The LGBT Asylum Task Force, a group offering housing and support services to LGBTQ people fleeing violence and persecution in other countries, has purchased a multi-unit building in Worcester, Massachusetts, to help house its clients.
The purchase of the building will allow the task force, a ministry of Hadwen Park Congregational Church, will serve as a central location where asylum seekers can seek out and be connected with resources to assist them in their transition and in navigating the asylum application process.
“The program is a lifeline and a sign of hope for people around the world,” ministry director Al Green told The Republican. “This program saves lives, provides day-to-day necessities, and gives hope to so many who have lost all hope.”
About 70 countries have laws criminalizing homosexual behavior, where LGBTQ people face prison or death for same-sex relations or even speaking out in favor of equality measures. They can also face severe violence in several more countries, where homosexuality is not criminalized but where conservative social mores are dominant.
Asylum seekers are not permitted to work in the United States until they are granted a work permit and a social security number. The process can take more than a year and during that time, asylum seekers are not eligible for most forms of support.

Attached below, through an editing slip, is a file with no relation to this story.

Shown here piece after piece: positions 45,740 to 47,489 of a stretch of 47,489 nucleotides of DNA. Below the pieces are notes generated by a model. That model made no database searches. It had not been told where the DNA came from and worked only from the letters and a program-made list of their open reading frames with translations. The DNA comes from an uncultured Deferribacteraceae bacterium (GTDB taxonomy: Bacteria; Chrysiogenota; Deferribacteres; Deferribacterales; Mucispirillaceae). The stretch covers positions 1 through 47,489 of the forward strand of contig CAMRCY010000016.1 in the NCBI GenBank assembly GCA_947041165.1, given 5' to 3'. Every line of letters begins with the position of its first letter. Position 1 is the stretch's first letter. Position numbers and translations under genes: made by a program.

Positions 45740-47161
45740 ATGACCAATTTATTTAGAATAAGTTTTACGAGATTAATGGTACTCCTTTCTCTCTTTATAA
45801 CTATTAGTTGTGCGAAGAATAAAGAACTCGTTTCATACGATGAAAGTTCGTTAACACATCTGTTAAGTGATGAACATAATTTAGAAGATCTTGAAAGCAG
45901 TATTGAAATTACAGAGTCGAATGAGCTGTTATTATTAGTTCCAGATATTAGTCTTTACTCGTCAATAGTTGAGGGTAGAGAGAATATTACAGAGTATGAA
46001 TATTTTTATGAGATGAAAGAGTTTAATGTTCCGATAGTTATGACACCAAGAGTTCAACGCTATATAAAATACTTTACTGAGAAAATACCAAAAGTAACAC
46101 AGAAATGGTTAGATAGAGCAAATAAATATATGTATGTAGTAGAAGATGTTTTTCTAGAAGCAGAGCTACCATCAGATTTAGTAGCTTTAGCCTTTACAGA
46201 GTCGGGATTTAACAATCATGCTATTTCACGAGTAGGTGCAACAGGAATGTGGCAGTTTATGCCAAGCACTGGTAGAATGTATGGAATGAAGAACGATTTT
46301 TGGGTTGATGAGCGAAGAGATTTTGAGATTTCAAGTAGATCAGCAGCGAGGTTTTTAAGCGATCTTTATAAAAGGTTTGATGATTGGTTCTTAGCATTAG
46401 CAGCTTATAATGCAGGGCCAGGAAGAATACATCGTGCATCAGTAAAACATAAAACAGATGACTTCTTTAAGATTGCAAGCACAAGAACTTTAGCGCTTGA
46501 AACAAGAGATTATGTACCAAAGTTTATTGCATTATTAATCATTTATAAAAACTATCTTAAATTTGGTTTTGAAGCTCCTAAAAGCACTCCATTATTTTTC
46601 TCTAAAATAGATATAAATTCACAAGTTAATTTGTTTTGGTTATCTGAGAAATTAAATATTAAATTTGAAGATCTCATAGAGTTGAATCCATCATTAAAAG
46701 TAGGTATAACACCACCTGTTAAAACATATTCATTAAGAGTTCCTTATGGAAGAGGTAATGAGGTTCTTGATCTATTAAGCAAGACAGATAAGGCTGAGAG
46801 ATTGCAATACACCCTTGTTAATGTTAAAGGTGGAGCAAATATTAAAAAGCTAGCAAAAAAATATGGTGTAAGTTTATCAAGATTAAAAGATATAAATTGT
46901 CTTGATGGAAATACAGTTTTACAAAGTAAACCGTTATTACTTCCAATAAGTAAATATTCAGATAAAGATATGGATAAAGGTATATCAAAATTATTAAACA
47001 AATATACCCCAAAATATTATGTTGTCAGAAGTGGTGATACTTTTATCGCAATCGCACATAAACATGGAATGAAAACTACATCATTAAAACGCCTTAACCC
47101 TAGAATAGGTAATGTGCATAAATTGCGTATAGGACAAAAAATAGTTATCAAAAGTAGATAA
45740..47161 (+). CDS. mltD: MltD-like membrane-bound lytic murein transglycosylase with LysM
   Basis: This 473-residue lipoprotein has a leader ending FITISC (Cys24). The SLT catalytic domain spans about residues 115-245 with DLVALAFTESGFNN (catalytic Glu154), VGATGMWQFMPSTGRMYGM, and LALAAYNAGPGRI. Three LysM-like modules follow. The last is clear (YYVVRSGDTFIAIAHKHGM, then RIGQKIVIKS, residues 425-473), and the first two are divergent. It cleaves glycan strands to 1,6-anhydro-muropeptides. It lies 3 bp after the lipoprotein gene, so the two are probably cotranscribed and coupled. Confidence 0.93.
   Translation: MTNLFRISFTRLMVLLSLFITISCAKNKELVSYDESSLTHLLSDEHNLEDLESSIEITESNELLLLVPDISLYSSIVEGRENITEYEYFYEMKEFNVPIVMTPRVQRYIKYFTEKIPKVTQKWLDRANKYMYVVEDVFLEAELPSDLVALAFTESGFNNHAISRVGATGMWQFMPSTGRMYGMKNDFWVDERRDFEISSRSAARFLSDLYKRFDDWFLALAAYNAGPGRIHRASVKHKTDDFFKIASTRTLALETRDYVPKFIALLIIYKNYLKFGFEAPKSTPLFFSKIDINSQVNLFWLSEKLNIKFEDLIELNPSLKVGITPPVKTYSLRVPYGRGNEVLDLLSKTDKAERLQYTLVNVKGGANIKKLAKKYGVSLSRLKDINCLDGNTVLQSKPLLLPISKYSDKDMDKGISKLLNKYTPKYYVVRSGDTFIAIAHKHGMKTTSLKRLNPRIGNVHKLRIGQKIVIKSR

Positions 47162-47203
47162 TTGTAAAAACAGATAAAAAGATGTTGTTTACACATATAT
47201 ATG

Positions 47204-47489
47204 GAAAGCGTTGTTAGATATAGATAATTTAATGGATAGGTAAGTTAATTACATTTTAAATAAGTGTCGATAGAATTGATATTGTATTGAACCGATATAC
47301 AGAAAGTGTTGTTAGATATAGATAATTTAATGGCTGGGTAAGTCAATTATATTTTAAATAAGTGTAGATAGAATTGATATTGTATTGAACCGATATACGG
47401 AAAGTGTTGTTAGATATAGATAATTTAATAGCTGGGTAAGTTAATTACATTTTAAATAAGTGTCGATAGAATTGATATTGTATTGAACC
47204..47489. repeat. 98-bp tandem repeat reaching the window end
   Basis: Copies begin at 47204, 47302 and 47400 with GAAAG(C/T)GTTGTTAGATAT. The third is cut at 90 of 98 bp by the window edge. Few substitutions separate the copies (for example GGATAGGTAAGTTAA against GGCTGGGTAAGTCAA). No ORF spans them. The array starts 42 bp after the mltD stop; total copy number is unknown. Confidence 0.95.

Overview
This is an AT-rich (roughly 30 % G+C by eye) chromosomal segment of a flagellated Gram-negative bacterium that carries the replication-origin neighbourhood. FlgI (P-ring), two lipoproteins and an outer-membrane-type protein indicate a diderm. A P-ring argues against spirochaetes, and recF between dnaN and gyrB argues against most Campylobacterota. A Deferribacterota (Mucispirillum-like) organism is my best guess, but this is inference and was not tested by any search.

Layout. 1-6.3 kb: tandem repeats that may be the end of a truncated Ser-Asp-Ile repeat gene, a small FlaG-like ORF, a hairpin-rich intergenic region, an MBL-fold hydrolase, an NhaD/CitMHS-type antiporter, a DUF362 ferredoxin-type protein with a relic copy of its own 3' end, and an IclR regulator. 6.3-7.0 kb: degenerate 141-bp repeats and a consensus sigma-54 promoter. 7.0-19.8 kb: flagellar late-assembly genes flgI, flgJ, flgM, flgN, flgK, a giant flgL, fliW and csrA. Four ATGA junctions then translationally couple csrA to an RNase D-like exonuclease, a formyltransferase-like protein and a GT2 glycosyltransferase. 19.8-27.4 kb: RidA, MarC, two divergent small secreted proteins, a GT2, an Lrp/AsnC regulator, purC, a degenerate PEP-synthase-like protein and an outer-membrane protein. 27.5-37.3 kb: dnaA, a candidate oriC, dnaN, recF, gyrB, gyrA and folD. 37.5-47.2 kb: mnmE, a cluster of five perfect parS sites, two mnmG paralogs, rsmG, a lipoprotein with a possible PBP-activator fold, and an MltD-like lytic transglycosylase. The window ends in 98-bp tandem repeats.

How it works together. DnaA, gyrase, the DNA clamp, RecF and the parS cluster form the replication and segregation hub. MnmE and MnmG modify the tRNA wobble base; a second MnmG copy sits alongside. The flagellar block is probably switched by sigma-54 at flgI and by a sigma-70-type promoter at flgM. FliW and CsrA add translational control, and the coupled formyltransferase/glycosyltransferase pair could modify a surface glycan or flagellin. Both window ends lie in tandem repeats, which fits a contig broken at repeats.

Since its creation in 2008, the task force has helped more than 200 people from more than 20 countries who are fleeing persecution or violence. At any time, it represents 24 to 28 asylum seekers, who incur living expenses of approximately $32,000 per month.
Prior to purchasing the new property, the task force had leased several apartments in the city to house the asylum seekers. By acquiring its own building, the task force hopes to reduce costs and save money that would otherwise go to line the pockets of private landlords.
Funds to purchase the property were raised through private donations, grants, and fundraising events, like the LGBT Asylum Task Force’s annual gala, which is this year scheduled for Sept. 26.
The Task Force seeks to provide asylum seekers with not only housing, but food and a small monthly stipend, while also linking them with pro bono attorneys, health care providers and mental health support services.
It also provides workshops to help its clients acquire bank accounts and teach them about their rights as asylum seekers, immigrants and tenants.
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